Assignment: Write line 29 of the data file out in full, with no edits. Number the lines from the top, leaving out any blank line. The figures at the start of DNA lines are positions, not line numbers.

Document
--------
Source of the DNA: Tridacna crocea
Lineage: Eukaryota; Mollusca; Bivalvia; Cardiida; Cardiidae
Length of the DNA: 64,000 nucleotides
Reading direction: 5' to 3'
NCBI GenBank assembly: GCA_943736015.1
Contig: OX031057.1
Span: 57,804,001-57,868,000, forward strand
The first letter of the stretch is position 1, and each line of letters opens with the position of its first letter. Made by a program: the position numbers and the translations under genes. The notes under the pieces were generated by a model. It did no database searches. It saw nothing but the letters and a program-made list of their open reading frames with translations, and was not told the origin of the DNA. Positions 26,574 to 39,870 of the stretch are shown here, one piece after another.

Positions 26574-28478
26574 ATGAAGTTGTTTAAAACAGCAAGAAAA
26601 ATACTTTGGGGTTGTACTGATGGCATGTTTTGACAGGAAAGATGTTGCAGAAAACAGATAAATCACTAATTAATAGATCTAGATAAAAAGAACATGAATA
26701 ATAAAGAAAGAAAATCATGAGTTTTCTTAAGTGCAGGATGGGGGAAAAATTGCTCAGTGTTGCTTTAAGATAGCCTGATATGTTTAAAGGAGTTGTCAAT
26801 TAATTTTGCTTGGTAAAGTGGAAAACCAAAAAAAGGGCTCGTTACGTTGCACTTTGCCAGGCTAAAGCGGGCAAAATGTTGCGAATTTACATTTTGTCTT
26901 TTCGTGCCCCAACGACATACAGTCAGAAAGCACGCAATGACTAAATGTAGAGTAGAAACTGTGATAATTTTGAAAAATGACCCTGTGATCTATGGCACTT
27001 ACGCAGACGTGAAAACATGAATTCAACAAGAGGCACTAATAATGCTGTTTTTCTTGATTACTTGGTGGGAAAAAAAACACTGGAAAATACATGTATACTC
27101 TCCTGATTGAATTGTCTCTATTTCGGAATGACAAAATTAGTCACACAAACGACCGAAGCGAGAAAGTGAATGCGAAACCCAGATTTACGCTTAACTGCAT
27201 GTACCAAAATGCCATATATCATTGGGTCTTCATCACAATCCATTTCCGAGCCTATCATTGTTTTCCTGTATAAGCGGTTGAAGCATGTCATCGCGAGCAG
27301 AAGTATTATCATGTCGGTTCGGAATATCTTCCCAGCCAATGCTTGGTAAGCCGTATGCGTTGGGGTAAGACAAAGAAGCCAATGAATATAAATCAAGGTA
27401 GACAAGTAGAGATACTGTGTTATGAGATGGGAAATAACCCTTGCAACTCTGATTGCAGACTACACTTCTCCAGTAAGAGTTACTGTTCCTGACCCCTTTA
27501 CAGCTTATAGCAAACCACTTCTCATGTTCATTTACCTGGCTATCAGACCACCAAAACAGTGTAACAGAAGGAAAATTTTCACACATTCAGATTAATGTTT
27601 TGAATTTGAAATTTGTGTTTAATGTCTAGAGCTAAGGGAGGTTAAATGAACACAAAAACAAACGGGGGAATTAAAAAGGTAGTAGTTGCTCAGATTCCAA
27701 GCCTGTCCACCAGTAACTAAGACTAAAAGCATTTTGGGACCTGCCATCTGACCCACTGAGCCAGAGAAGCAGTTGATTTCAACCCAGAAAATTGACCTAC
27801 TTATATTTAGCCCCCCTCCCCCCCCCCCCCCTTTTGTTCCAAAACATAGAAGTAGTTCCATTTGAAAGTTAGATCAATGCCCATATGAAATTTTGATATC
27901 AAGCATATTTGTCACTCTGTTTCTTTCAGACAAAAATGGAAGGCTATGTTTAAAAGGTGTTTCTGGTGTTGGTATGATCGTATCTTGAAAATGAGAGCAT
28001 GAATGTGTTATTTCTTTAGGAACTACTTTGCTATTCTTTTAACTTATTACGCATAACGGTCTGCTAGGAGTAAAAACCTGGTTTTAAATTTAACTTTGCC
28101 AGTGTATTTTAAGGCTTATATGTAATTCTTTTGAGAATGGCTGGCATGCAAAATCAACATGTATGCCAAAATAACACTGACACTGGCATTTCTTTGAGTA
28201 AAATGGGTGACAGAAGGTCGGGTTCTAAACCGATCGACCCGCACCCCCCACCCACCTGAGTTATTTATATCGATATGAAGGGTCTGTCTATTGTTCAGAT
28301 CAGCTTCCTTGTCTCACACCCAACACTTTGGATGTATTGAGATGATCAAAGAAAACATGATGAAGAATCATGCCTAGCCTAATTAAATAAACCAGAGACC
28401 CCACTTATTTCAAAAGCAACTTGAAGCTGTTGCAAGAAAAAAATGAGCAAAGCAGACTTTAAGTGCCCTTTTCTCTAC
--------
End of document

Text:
28401 CCACTTATTTCAAAAGCAACTTGAAGCTGTTGCAAGAAAAAAATGAGCAAAGCAGACTTTAAGTGCCCTTTTCTCTAC